Spanish Influence on Language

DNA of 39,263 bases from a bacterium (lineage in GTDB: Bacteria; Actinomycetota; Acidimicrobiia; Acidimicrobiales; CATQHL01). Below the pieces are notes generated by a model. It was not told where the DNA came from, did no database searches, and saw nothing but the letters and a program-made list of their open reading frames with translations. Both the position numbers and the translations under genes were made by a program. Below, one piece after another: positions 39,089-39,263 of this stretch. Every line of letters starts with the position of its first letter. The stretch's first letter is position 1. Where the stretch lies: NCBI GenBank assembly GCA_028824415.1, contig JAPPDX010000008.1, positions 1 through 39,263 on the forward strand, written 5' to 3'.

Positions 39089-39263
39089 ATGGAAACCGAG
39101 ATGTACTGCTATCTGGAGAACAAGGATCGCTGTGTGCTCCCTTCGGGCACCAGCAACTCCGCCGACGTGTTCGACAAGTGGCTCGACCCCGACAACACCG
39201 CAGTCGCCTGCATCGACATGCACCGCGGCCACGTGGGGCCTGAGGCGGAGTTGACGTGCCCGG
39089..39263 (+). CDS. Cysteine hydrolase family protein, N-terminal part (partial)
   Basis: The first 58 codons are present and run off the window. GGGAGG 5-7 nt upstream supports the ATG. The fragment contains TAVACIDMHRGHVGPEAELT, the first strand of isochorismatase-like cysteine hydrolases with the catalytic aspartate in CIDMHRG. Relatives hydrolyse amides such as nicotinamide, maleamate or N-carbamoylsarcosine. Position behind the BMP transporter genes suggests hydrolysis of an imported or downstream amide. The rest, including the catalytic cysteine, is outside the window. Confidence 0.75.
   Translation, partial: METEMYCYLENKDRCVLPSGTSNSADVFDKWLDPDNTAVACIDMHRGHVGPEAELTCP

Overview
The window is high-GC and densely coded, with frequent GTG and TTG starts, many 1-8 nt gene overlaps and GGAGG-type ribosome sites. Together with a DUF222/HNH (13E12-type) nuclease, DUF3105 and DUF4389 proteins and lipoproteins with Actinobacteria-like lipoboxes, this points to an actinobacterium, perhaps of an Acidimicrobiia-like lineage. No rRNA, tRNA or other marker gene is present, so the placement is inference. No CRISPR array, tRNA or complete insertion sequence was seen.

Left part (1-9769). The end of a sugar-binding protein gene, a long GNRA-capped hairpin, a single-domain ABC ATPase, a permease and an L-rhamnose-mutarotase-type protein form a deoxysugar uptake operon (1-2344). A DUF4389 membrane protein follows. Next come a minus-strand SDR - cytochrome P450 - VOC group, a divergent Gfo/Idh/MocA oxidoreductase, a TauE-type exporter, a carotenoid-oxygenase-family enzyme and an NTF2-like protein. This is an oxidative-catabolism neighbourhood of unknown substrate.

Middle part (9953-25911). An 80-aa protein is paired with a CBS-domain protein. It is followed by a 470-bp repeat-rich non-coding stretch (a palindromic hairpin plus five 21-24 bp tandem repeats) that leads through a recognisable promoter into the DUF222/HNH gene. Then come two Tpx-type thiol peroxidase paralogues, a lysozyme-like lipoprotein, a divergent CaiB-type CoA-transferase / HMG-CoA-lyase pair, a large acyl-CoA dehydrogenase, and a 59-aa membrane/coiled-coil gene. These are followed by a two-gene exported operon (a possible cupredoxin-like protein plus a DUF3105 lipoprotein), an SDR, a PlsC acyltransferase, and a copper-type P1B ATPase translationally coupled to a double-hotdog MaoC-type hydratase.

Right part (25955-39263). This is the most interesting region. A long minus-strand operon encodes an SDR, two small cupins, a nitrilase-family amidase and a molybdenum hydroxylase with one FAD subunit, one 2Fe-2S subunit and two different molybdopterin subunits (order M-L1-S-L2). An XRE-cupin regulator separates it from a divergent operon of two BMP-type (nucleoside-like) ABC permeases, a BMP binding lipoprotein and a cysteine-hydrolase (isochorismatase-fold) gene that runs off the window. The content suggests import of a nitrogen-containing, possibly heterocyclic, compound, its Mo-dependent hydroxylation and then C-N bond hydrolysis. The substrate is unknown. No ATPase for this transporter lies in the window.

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on LanguageSpanish Influence on Language, Culture, and Philippine History Leslie E. Bauzon, "Influence of the Spanish Culture," translated to Nihonggo and published as "Firipin bunka eno Supein no eikyo" in Shizuo Suzuki and Shinzo Hayase (eds.), TONAN AZIA NO JITEN FIRIPIN (ENCYCLOPEDIA OF SOUTHEAST ASIA: PHILIPPINES), Kyoto: Dohosha, 1991. Pp. 195-196. Spain colonized the Philippines from 1565 to 1898. The Spaniards ruled the Filipinos for 333 years. Spanish influence on the Philippines and the Filipino inhabitants was immediately visible following the imposition of Castilian colonial sovereignty. The Spaniards transplanted their social, economic, and political institutions halfway across the world to the Philippine archipelago. The colonial masters required the native Filipinos to swear allegiance to the Spanish monarch, where before they only had village chieftains called "datus;" to worship a new God, where before they worshipped a whole pantheon of supernatural deities and divinities; to speak a new language, where before they had (and still have) a Babel of tongues; and to alter their work habits, where before they worked within the framework of a subsistence economy. The Spanish landholding system based on private ownership of land replaced the Filipino system of communal landownership. Thus, when the Spanish rule ended, the Filipinos found many aspects of their way of life bearing the indelible imprint of Hispanization. To administer the Philippines, the Spaniards extended their royal government to the Filipinos. This highly centralized governmental system was theocratic. There was a union of Church and State. The Roman Catholic Church was equal to and coterminous with the State. Therefore, the cross as well as the scepter held sway over the archipelago. While the State took care of temporal matters, the Church took care of spiritual matters and hence preoccupied itself with the evangelization and the conversion of the Filipino inhabitants from their primal religion to Roman Catholicism. The Spanish friars wanted the Philippines to become the "arsenal of the Faith" in Asia. In the process, the Spanish Catholic missionaries helped in the implantation of Castilian culture and civilization on Philippine soil. This is because Spanishness was equated with Catholicism. The two terms were virtually synonymous with one another. One was not a genuine Spaniard if he was not a faithful Roman Catholic believer. The imposition of the Roman Catholic faith upon the Filipino population permanently influenced the culture and society of the Philippines. This is due to the fact that the Spanish friars who undertook the immense task of evangelizing the Filipino natives looked at their missionary work and endeavor as involving more than simple conversion. By Christianizing the Filipinos, the Spanish Catholic missionaries were in effect remodelling Filipino culture and society according to the Hispanic standard. They would be Hispanizing the Filipinos, teaching them the trades, manners, customs, language and habits of the Spanish people. This influence is evident even in the way we tell time ("alas singko y media"), in the way we count ("uno, dos, tres"), and in the family names we carry ( De la Cruz, Reyes, Santos, etcetera). The Filipino populace embraced Spanish Roman Catholic Christianity almost unquestioningly. The Spanish authorities congregated the scattered Filipino population into clustered village settlements, where they could more easily be instructed and Christianized under a friar’s eye. This policy paved the way for the emergence of the present system of politico-territorial organization of villages, towns, and provinces. At the same time, the compact villages which were literally under the bells of the Roman Catholic Church permitted the regular clergy to wake up the villagers each day, summon them to mass, and subject them to religious indoctrination or cathechismal instruction. This process enabled the Church to play a...
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